The Andweeder

March 2015

Automated precision weeding for squash and other crops developed by Andy Lysaght

Prompted by farmer Gareth Holder, Hawke’s Bay’s Andy Lysaght invented a machine to weed squash mechanically, saving money and giving more accuracy than hand-weeding.

Andy has won two major national awards with his Andweeder, designed to eliminate hand weeding of crops. They are the Ravensdown innovation award at the national horticultural field day in Hastings and the Launch NZ innovation award at the national fieldays at Mystery Creek.

Fieldays judges said the Andweeder brings a step change to the industry, converting an intensive manual process to an automated and precision process. In doing so, its solved a long-standing problem that has bamboozled hi-tech machine vision technology.

The Andweeder uses touch triggered mechanics to weed among squash. A 20ha trial where 10ha was weeded by the Andweeder and the other 10ha was manually weeded, saw the three-row machine take 6 hours 45minutes, compared with 125 hours by hand.

Andy, an agricultural contractor was encouraged by Gareth, who was sick of having to hand weed his squash crops, to design something mechanical which would do the job better. “You are pretty good at knocking things up,” he said. About a week later Andy came back to Gareth, and said: “Come and play with this.” Gareth says Andy does a lot of thinking about things, and when he sees a problem, he thinks about how he can solve it.

Andy says: “Chemicals aren’t the answer. We are doing our best to get away from chemicals. We can’t keep doing what we are doing and the rest of the world doesn’t want us to keep doing it either. Hand labour is expensive.” He says he hates wasting energy so looks for ways to make things easier. Eight years before, he had looked at using hydraulics to solve the weed problem in squash, but that didn’t work, so he forgot about it.

He started from first principles and trialled the touch-triggered mechanical idea, taking advice from an auto electrician. “Touch triggered mechanics works the same way as a hair trigger operates on a rifle. As soon as it touches the plant, it sends a signal to an electric over-air activation system to pull the weed knives away from the plant. There are no moving parts apart from the mechanics.”

“I pulled a test unit down the row with a rope. I was the horse, and Gareth was holding the camera and following.”

Then they developed the weeder for a machine. When Andy took the idea to Mystery Creek, judges told him it was a nice idea, but to carry on working on it.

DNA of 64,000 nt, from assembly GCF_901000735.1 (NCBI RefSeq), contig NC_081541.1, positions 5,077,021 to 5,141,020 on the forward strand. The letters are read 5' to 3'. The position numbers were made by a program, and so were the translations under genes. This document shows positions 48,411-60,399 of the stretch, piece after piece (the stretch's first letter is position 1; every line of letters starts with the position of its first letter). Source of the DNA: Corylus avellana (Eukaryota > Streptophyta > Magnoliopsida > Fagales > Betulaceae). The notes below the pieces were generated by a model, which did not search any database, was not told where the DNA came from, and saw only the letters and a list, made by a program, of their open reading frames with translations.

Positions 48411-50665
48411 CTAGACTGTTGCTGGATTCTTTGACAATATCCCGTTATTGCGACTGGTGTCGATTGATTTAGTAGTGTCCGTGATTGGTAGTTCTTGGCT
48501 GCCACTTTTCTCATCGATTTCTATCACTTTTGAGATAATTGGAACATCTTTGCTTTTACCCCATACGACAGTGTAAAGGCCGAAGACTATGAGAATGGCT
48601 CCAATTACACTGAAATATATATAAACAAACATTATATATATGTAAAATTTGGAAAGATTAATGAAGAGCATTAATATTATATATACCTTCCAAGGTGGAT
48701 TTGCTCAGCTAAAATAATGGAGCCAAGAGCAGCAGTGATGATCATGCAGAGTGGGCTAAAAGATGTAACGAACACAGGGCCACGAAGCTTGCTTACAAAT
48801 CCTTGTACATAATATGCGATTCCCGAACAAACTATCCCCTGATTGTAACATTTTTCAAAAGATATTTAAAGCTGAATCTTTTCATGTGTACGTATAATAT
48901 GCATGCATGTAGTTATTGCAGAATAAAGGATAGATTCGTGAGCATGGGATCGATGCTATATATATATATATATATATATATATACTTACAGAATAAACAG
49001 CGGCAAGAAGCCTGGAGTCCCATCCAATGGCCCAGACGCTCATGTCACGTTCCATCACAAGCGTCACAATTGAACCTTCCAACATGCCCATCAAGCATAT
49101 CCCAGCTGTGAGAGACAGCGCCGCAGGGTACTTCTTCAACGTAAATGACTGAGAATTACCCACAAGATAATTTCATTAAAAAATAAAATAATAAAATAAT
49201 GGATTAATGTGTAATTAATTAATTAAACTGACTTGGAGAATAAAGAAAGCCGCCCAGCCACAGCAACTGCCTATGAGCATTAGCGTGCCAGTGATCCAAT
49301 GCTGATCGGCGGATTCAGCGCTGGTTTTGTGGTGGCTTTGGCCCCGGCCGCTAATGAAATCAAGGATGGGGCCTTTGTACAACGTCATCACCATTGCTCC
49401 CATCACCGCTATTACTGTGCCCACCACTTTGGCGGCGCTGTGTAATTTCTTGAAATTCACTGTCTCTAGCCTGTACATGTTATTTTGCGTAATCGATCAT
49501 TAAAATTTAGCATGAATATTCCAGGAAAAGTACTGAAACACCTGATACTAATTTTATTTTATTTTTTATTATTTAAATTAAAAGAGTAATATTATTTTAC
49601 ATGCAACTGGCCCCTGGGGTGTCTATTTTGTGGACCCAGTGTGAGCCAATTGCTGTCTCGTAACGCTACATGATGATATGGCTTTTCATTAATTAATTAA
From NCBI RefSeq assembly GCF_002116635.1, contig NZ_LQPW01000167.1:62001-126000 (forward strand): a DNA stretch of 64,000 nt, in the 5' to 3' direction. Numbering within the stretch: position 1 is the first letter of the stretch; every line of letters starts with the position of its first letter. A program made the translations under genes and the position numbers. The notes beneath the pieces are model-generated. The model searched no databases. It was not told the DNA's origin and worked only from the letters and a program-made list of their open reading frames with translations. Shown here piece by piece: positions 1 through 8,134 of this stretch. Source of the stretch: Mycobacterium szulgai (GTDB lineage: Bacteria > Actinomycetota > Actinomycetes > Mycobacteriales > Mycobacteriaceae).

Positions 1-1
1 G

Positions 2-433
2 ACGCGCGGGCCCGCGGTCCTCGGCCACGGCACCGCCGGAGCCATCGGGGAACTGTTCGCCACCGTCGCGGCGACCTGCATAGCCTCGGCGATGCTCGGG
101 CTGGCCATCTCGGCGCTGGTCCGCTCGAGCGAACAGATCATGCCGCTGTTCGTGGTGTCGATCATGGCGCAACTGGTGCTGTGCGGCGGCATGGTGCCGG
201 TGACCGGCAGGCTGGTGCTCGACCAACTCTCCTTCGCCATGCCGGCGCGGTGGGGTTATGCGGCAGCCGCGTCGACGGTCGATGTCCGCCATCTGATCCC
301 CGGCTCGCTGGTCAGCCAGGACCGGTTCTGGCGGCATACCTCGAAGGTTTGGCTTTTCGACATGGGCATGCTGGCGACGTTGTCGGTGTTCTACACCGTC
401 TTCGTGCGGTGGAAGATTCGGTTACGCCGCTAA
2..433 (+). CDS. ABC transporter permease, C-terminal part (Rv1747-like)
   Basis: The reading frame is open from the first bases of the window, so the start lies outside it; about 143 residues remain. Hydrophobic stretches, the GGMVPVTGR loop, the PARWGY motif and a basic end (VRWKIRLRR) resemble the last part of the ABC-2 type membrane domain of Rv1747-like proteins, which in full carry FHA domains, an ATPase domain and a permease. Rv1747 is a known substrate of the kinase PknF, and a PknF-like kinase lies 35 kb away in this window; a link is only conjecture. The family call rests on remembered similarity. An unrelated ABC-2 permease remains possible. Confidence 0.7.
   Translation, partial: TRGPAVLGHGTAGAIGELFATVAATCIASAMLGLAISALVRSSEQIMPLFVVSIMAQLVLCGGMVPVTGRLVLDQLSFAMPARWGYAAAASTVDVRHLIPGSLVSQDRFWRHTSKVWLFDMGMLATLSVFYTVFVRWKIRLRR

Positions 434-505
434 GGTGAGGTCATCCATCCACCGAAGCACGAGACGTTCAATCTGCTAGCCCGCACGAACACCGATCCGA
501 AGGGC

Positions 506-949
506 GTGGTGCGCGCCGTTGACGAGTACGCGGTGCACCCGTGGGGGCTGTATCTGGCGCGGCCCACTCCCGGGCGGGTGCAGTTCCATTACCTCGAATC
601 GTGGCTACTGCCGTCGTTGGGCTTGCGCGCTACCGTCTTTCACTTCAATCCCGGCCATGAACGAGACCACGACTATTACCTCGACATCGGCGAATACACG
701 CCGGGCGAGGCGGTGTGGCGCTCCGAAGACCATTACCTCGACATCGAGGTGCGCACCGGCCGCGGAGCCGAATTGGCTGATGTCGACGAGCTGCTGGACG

“We came back from that and put the unit on a test bed and ran it 24 hours a day to see how long it would last. It worked for 11 days. At three times a second, that was 3,200,000 clicks as a minimum. Each row could cover 270ha, so the machine could handle 760ha based on the current row spacing in Hawke’s Bay. Then we pulled our air rams apart, checked they were in good condition, put them back together and carried on experimenting.”

Now they have the original prototype, a single row weeder and a three row weeder.

“We are going back to a simple, basic manual system. The new generation of designers haven’t done work in the field and got their hands dirty or seen how a crop grows. I’ve got 45 years of accumulated knowledge. You have to look, learn and listen, and understand how plants grow and how machinery reacts to plants. We have solved how to get around the plant at speed and do a good job.”

Gareth provides agronomic advice about the practicability of ideas in the field. He says: “We have found which crops it works on and which it doesn’t.”

With squash they have measured a lower than 2% mortality rate, compared to a hand weeding rate of 5-10% mortality. “We reckon if you get it above 3% mortality you have a problem and you have to get off the tractor seat and sort it out. If you have 3% damage, something is not quite set up right.”

Andy is charging out the machine at $225/ha as a contractor. The rest of the year he works full time as a contractor and says this work is “just another string in my bow”.

Gareth says his view is that production costs for cropping will continue to increase, particularly labour charges. He thinks the scope for the Andweeder is huge, not just in New Zealand but also in Australia, where hourly labour rates are higher than in New Zealand.

“Being able to reduce the labour management and safety issues around having a crew of 15 to 20 people working with push hoes, to potentially three people doing the same job in a more consistent way with the Andweeder, is also very attractive” he says. You don’t have the hassle of whether staff will turn up or not and you have a known fixed rate of costs. Labour costs for handweeding crops vary from $150 to $600/ha depending on the weed infestation, while the machine is being charged out at a flat rate of $225/ha.”

And the results are consistent across the whole field. If one out of 20 staff is not pulling their weight the results can be significant in terms of weed growth and crop suppression.

“We are also seeing an ever-increasing pull from consumers for less chemicals used in producing food. Mechanisation will reduce the need for chemicals and the likelihood of resistance to chemicals building up.”

Overseas universities have already been in contact about buying the machine and the company is patenting its weeder in 148 countries. They’ve just been asked to test the weeder in tomato crops, and they recently trialled weeding transplants. They’ve also trialled it on corn, maize and brassica crops. They’ve also been asked to adapt it to nursery applications, and for boysenberry and blackcurrants.

They’re hoping to make the first sales of the Andweeder soon.